I was always into any sort of synthesized sounds. Growing up, I think that was just what I was drawn towards. So when I started producing I was doing a lot of synth-based music. And I got into making music around the same time that EDM [with Skrillex at the forefront] was getting popular, so that’s how I got into producing dubstep. I was interested in sound design and I thought dubstep was really interesting at the time, but it wasn’t what I wanted to make for the rest of my life, so eventually I stopped making dubstep.
What was the tipping point or realization that made you wanted to start afresh as Jai Wolf?
At some point I realized I just didn’t want to make dubstep for the rest of my life - I wanted to get serious about music, and make music that felt like it could last. I felt like dubstep was a trend. I still have a lot of respect for it but it just wasn’t something I was trying to make.
Is there any special meaning behind the name Jai Wolf?
When I was switching names I wanted to do Dire Wolf, but my management thought it was too much of a metal band name. So I picked “Jai” because it’s a normal name that is easy to say; also an Indian name, and I wanted to have a stage name that reflected my ethnicity.
You’ve mentioned that you “definitely would not be here if it weren’t for ODESZA opening this door and providing me a platform from which I’ve been able to express myself on.” Can you elaborate on the role ODESZA has played in helping you advance your career as a musician?
We were connected through the internet five years ago and started talking. I remixed one of their songs, “Say My Name.” Then, at my first show ever in Seattle, Harrison from ODESZA asked to grab a beer before, told me how they are starting a record label, and how I should submit something to that label. From there, I submitted “Indian Summer” and they brought me on tour later that year.
They’ve just been supportive in not only releasing my music, but also putting me in front of an audience, I think that helped out a lot in the beginning.
Speaking of “Indian Summer,” your debut original and one of your biggest songs to date, featured in a GoPro campaign as well as in Kobe Bryant’s farewell game. And just recently, it went gold! When you released it though, you said "this is my worst song ever" and you didn’t think it would do well. What made you feel that way?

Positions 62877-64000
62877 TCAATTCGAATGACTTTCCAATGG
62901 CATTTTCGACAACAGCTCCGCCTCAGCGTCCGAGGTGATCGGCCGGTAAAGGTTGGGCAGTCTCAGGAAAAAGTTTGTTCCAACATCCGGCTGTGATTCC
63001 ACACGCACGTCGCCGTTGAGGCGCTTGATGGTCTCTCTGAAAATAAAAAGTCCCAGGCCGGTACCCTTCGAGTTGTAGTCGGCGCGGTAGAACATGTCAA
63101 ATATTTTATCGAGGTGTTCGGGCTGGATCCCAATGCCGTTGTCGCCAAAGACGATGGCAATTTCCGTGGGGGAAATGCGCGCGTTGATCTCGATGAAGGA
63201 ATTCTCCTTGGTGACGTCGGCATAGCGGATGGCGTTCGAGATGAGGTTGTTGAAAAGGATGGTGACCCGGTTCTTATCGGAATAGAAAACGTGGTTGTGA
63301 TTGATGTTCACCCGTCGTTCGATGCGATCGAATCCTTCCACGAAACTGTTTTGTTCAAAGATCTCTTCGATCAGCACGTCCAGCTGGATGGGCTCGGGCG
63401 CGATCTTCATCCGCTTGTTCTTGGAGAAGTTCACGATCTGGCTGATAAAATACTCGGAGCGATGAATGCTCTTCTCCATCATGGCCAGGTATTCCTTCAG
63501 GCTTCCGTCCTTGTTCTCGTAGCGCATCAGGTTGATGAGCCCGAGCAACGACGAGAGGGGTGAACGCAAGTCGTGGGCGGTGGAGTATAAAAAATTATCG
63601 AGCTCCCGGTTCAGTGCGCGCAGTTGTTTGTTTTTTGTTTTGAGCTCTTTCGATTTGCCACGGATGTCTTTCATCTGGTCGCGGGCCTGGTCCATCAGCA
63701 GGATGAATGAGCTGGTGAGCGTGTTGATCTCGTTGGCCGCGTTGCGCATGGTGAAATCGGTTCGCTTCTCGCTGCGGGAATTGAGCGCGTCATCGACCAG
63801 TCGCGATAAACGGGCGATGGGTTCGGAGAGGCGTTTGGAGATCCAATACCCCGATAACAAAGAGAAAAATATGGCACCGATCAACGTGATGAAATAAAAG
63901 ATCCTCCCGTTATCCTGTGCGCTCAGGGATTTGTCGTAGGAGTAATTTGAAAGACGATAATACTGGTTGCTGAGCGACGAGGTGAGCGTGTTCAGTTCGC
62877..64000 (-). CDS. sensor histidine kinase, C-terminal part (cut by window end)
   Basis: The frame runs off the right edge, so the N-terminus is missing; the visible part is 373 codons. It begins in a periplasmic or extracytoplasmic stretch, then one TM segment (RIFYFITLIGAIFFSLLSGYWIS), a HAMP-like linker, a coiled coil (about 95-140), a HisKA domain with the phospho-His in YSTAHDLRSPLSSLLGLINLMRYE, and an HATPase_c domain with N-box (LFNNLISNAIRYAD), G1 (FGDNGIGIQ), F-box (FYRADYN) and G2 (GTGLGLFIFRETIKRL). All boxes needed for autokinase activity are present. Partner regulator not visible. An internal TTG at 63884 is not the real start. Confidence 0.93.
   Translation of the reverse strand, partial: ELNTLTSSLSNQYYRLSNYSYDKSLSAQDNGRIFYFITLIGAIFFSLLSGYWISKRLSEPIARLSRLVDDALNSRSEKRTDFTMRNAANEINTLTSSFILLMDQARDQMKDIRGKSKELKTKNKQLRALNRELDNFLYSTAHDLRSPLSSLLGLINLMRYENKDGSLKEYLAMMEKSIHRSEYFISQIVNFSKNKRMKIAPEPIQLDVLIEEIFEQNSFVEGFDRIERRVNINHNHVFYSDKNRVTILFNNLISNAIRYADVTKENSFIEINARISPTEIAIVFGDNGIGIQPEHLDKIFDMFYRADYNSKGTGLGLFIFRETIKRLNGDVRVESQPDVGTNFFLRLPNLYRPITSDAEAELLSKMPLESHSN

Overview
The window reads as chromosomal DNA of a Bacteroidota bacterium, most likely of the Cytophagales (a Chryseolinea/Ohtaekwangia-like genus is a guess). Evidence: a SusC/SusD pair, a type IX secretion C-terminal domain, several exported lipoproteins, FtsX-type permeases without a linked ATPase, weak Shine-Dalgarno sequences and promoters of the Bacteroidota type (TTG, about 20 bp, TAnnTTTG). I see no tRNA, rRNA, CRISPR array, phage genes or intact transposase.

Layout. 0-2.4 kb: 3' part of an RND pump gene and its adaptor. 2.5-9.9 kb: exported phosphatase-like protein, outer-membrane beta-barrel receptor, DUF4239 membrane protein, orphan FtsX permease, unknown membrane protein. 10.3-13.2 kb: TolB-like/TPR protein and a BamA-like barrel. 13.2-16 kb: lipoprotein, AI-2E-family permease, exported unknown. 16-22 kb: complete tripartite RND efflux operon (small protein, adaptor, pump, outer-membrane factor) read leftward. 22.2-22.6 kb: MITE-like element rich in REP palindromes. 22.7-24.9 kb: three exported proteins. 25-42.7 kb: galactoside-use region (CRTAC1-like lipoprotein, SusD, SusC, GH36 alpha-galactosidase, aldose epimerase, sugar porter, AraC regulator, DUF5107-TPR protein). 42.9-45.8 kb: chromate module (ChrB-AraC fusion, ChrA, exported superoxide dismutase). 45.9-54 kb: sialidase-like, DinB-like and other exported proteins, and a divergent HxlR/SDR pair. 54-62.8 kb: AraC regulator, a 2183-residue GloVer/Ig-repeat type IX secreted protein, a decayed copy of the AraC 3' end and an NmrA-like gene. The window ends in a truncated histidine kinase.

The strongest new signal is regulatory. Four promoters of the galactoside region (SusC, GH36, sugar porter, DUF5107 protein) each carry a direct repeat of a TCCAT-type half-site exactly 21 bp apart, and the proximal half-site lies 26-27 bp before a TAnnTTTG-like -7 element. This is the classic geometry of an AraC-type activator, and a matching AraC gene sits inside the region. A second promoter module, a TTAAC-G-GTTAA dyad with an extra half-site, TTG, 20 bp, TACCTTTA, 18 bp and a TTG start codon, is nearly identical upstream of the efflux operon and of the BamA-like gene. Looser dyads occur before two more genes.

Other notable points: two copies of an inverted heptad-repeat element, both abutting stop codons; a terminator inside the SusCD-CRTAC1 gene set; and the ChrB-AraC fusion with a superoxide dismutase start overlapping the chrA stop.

Just at the time, there wasn’t a lot of stuff that was like it. I was unsure of how anyone would react to it. I think it’s almost impossible to tell what the reaction will be for anything you make, but that one specifically because of contextually what was going on at that time. I didn’t think it would be what it is today. I definitely didn’t think it would become a popular song by any means. I was just having fun with it and messing around.
Before “Indian Summer” blew up, you made waves with your remix of Skrillex’s “Ease My Mind.” You were pretty unknown back then, so how’d you go from making a bootleg of the song to having Skrillex release it on OWSLA?
I showed someone who knew Skrillex and they forwarded it to him. I guess he liked it and started playing it out at a bunch of festivals. Then we got in contact with the record label and they were putting out a remix EP so they signed the remix!
So you’ve come a long way now, and it’s safe to say you have a great fan base, and a solid standing the music industry. We don’t see many South Asians, or Asians really, making it big in the electronic music world. Do you see yourself as a figurehead or role model for aspiring South Asian producers?
Yeah, I think so. There’s definitely a handful right now but it’s cool to see more people getting into the scene. Hopefully what we’re doing gets to pave the way for future South Asian acts.
Also, you’ve made it this far with a single EP, a few originals a few remixes, and just recently your first album. That isn’t a huge catalog of music. You’ve managed to retain a solid fanbase and industry standing without churning out tunes or creating a larger-than-life brand, what’s your secret?
There’s no secret! It’s really just that, thankfully, people liked the existing music and wanted more, but didn’t forget about what we were doing. What worked out for us, I wouldn’t say is luck necessarily, but something you can’t control as an artist is if fans will wait around for you. I think it comes down to trusting your listener base.
Because we live in a time where music moves very fast, if you’re not putting out music, people can easily get bored of you and move on. Because I never fell into that, I don’t think my listeners were always expecting the next single. I was very particular about making sure I wasn’t just releasing single after single because I think that leads your audience to slowly expect that from you. And then when you stop releasing music, they’ll suddenly move onto the next thing.
In a past interview, you were asked where you see yourself in 5 years. You answered, “tough to say but man I'd love to be playing some larger festivals out there. EDC, Electric Zoo, Coachella, a lot of others are all on my hitlist. I'd also love to produce beats for pop artists - Biebs, Ariana Grande, Rihanna etc.” You’ve played all those festivals, but no pop productions yet. Is that something you’re still keen on?
Not anytime soon, but I would love to eventually do that. I want to focus on my own project first, but I still want to do those things for sure.